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I have a new NYT essay on college learning & the blight of "knowingness"
To start 2023, I have a new essay in the New York Times opinion pages: “The Key to Success in College Is So Simple It’s Almost Never Mentioned.” The star of this piece is my friend and former student Emily Zurek Small:
For Emily Zurek Small, college did what it’s supposed to do. Growing up in a small town in northeastern Pennsylvania, she had career and intellectual ambitions for which college is the clearest pathway. “I just kind of always wanted to learn,” she told me recently. “I wanted to be able to have intelligent conversations with people and know about the world.”
In my eyes at least, Emily took the right approach to college: She was open to learning all she could, whether the class was in her major (neuroscience) or not.
One of the most important factors in Ms. Zurek Small’s success seems almost too obvious to mention but, in fact, deserves far more attention and discussion: a simple willingness to learn. In more than 20 years of college teaching, I have seen that students who are open to new knowledge will learn. Students who aren’t won’t. But this attitude is not fixed. The paradoxical union of intellectual humility and ambition is something that every student can (with help from teachers, counselors and parents) and should cultivate. It’s what makes learning possible.
The essay’s argument relies in part on the great philosopher Jonathan Lear’s notion of “knowingness,” the posture of seeming to already-know whatever comes across your field of vision. I have wanted to write about knowingness for a while, because I think it’s rampant in our culture, taking different forms across the political spectrum, and I think we would be better off if we took a posture of humble curiosity in the face of all we do not know.
There’s a good longish essay to be written about knowingness, but I’m no longer sure I’ll be the one to write it. There are other things I want to write about, and life is, if not necessarily short, then at least limited. As a gesture toward the essay I wish I could write, I included a link in the NYT piece to a Gawker article by R.E. Hawley on the wildly popular podcast genre of debunking past cultural beliefs. The leading practitioner is Michael Hobbes, formerly of “You’re Wrong About” and currently of “Maintenance Phase,” but a million other podcasters are doing something similar.
This genre is a terrible blight on the American mind. “It’s less ‘You’re Wrong About’ and more, ‘Other People Are Wrong About,’” U.Va. media studies prof Jack Hamilton tells Hawley in the Gawker piece. Hamilton thinks the podcast “reaffirm[s] what audiences know or suspect a lot of the time, and by framing it as, ‘everything that everyone believes about this is wrong,’ it flatters the viewer or listener. You can think, ‘I was one of the ones who was right about this.’”
Being right feels great. I, for one, love being right, especially, especially, when everyone else is wrong, as they so often are. And when knowledge is tied to moral superiority — because the debunked cultural myth is not only false but sexist, racist, etc., as they all are, according to the podcasters — then I will gladly pay $5 a month to whoever can make me feel that way.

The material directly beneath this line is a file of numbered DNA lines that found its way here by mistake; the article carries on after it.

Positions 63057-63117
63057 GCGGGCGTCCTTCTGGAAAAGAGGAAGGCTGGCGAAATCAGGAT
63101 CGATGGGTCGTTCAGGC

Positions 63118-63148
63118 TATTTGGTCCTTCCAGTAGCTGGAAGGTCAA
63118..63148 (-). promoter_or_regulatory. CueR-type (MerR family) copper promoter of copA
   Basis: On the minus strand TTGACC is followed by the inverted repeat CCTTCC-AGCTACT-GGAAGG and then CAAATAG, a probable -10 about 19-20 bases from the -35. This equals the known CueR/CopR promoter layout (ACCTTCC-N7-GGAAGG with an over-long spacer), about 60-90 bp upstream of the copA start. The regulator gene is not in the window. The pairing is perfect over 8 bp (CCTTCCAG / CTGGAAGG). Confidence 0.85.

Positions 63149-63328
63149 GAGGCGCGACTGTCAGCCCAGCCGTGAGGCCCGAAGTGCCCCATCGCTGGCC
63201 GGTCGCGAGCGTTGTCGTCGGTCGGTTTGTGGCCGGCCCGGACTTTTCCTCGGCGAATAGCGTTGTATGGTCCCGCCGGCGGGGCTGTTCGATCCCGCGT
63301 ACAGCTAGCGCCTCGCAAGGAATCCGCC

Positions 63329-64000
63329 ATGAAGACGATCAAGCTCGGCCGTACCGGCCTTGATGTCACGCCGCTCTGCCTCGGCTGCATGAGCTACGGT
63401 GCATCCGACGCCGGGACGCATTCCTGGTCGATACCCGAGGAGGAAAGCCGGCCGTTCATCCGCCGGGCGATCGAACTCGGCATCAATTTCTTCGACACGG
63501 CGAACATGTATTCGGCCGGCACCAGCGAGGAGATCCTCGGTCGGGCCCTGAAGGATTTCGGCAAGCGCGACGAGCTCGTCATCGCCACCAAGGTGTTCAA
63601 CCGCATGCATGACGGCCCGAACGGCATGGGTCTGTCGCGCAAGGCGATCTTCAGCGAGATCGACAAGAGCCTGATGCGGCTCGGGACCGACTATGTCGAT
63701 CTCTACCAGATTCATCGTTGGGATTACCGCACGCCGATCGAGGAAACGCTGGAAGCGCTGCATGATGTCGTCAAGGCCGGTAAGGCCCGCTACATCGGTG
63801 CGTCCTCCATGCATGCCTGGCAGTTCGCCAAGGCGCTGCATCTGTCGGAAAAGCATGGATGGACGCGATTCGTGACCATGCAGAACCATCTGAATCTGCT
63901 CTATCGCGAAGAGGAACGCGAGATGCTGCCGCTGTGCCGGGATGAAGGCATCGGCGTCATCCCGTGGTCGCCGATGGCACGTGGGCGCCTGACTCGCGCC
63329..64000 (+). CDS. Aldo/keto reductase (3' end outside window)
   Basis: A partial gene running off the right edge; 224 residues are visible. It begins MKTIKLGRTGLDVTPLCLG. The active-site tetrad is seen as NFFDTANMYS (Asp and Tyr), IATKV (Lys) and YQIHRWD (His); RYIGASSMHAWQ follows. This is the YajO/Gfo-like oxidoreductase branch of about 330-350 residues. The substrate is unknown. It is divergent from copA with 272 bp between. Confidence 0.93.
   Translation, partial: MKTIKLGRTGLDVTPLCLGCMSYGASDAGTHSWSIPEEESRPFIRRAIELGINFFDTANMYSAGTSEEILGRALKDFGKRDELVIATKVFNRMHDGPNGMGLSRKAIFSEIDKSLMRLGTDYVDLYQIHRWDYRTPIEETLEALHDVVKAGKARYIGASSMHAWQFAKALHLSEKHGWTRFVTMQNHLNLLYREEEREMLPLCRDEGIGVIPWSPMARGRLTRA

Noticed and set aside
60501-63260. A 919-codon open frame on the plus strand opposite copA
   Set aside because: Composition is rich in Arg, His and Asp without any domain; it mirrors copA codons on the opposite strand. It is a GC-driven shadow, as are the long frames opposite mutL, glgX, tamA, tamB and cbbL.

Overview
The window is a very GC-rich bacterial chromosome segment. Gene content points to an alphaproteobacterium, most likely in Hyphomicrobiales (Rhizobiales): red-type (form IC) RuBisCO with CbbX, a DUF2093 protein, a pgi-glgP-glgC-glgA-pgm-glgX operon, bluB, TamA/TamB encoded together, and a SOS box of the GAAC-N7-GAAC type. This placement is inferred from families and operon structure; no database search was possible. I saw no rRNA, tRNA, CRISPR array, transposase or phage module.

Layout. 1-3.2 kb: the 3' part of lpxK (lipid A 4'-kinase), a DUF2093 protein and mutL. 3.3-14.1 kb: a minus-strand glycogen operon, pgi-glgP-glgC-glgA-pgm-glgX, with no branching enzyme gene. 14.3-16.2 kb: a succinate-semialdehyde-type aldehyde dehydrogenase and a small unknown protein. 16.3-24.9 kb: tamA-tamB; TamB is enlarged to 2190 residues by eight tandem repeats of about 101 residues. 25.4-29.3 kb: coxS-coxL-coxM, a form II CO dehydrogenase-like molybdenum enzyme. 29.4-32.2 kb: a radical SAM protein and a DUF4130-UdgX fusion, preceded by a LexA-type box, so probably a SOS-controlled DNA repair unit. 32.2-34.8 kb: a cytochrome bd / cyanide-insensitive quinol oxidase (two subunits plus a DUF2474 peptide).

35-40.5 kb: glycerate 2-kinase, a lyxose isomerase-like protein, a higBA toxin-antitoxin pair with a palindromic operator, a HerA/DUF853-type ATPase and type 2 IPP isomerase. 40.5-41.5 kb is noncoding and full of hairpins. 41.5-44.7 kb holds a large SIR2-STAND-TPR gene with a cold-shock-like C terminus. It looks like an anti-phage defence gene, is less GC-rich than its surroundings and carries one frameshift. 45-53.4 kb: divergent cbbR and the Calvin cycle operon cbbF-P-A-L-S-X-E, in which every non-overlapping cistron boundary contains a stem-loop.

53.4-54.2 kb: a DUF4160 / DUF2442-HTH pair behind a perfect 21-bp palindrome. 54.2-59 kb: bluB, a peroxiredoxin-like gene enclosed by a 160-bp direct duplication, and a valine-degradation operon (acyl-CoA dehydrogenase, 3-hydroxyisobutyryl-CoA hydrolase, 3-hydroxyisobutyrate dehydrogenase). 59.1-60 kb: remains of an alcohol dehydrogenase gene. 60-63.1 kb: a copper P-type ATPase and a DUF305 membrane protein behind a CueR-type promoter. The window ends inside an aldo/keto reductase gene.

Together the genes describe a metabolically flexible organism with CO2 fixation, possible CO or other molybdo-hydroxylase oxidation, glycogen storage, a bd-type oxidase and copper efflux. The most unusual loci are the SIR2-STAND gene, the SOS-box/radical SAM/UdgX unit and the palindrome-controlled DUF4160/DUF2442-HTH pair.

Every political orientation has its characteristic forms of knowingness. Right-wing knowingness can look like election conspiracism or reflexive distrust of “liberal media.” Left-wing knowingness might include complaints about “late capitalism” or reflexive distrust of “corporate media.” Centrist knowingness says “both sides” are corrupt and assumes the truth is necessarily at the mean between Fox News and CNN.
Jonathan Lear’s paragon of knowingness is Oedipus. Oedipus’s problem, Lear argues, is not “oedipal” but epistemological: Oedipus assumes he knows what’s going on in Thebes, and that assumption blinds him to the facts (about his own past, inscribed in the marks on his own body) that confront him. The citizens complain about plague and famine, and Oedipus replies, “Your news, poor earnest children, is not new to me. I know it well.” When faced with new information from his oracle, Oedipus jumps to the wrong conclusion every time. As Lear puts it, Oedipus “assumes he already knows what the problem is; the only issue is how to avoid it. What he misses completely is the thought that his ‘knowingness’ lies at the heart of his troubles: what he doesn’t know is that he doesn’t know.”
The antidote to knowingness is curiosity, perhaps attentiveness. These are capacities you can cultivate on your own, but I think there are few better places to do so than in college, where there is an incredible concentration of things to find out, ways to find out about them, and people who want to help you find them out. As L.M. Sacasas put it in a recent edition of his outstanding newsletter, The Convivial Society, the reward for attentiveness is the world, seen and understood in a much deeper way:
To the amateur stargazer, the seeming scattershot of lighted pinpricks across the darkling sky form meaningful patterns and bind her to a fount of human culture and imagination… [T]he reward of attention is the disclosure of a multifaceted reality: the things themselves, the places they shape, the times they mark. By our attention we gain the world and the world becomes a home.
I hope you’ll read my essay and share it with anyone you think could use its message — perhaps a beloved student or university provost in your life. The world is a huge, strange, interesting, wonderful, horrifying place. You could never know all there is to know about it, but, whether you’re in college or not, it’s worth learning a little more.
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